“The Kennedy Curse” Review

We need to get this out of the way first: Lucy could have responded no other way to Jessica almost leaving Wyatt.
As much as Lucy loves Wyatt, as much as she deserves to be happy too, had she let Jessica leave it would have negatively affected lyatt.
By forcing Jessica to stay and give Watt a second chance, yes, Lucy is currently sacrificing her own happiness. But had she been selfish there it also would have been sacrificed.
One hundred percent, Lucy did the right thing here.
Just because Jessica is giving him a second chance now, doesn’t mean the relationship will be successful.


Lucy’s journey in The Kennedy Curse is an interesting one. She’s the other woman, like she had an affair with a married man, and suddenly he’s brought his wife into what is technically her home, her space, and there’s nowhere for her to go to avoid her. It’s an awkward situation for Lucy to be in, and Abigail Spencer plays that awkwardness brilliantly.
Over the course of the episode Lucy makes the decision to be around Wyatt and Jessica, to keep an eye on them, and to remind Wyatt she still exists. During these interactions, Lucy gets to see just how many years of history Jessica and Wyatt have, and as she also started to learn in 2×02 and 2×03, she really doesn’t know much about Wyatt, beyond what she sees in their day-to-day interactions.
This is why I firmly believe Jessica coming back is a good thing for lyatt. It will only make them stronger. Lucy has the opportunity to learn more about this man she’s in love with, through his wife, through his interactions with his wife, and when that marriage ultimately ends (and it will) Lucy and Wyatt will have a stronger bond.


Jessica is fantastic, and if she does turn out to be involved with Rittenhouse I’ll be upset. She’s human, perceptive, and kind. She doesn’t lose her cool when she sees the connection between Lucy and Wyatt, and she handles the entire situation with a lot more grace than most people would. She’s been thrust into this crazy bunker environment, but she’s trying to settle into it – for Wyatt. And even though she can see that her husband has fallen for another woman, she still makes the effort to be genuinely nice to that woman.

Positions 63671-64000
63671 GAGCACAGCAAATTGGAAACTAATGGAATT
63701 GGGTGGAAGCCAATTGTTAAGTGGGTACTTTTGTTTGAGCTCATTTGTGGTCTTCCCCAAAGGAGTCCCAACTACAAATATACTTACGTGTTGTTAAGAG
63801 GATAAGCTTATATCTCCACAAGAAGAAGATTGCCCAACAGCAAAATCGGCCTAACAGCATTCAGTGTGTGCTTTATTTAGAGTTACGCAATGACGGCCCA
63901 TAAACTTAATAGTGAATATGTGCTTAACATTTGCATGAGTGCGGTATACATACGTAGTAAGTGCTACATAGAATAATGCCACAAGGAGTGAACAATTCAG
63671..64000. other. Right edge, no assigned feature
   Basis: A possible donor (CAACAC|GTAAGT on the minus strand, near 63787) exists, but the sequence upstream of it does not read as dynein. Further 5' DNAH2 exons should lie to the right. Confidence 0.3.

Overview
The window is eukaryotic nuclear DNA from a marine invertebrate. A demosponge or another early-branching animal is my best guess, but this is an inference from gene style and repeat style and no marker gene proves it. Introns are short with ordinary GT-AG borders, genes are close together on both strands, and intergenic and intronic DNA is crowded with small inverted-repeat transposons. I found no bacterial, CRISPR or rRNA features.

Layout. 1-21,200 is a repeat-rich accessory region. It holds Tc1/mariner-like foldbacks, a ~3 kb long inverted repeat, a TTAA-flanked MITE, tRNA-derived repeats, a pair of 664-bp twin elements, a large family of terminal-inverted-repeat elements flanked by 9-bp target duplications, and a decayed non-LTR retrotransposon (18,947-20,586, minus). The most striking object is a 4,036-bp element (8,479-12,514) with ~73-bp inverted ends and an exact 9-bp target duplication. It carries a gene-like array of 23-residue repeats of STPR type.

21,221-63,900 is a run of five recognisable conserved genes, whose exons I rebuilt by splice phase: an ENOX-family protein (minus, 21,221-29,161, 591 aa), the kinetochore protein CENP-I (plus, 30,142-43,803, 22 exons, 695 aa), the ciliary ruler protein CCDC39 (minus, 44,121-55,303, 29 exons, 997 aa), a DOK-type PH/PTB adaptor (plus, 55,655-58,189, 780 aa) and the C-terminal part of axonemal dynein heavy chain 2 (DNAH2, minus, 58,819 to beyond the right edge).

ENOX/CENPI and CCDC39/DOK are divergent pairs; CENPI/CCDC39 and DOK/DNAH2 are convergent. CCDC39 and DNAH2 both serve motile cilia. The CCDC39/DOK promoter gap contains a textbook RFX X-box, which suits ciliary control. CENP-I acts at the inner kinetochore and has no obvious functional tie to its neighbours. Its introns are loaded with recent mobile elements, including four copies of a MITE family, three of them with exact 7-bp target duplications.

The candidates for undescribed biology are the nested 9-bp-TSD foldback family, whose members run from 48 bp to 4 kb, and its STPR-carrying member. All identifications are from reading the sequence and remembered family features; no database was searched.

One interesting piece of dialogue won’t stop swirling around inside my mind through. When Jessica tells Lucy, “It’s not like he was faithful to me before. I don’t know why he’d be faithful to me now,” I wonder in which reality he cheated. Did the Wyatt we know cheat on Jessica pre-2012? Or was this something that happened in the other timeline, between 2012 and 2018?
I really hope it wasn’t the Wyatt we know and love.


I do not envy Wyatt  in this episode, surrounded by both women he’s in love with – who are interacting with each other.
It’s interesting how distant he seems with Jessica at times, almost as if he’s not recognizing her as the same woman he lost in 2012. Contrast that with how he is with Lucy, how his eyes soften when he watches her, how he smiles as she slips him a paperclip and then pesters the guard about his supervisor, and his words at the end – the callback to Last Ride of Bonnie and Clyde (a little more on that later). I’m not thrilled about his behavior, but I struggle to fault him considering this crazy situation.


Our Bunker Babies:

The format of this episode, the way the writers have switched things up, feels very deliberate at this halfway point of the season. They were clearly determined to deliver the best season of a television show possible, and they’re succeeding. Every episode is outshining the previous one.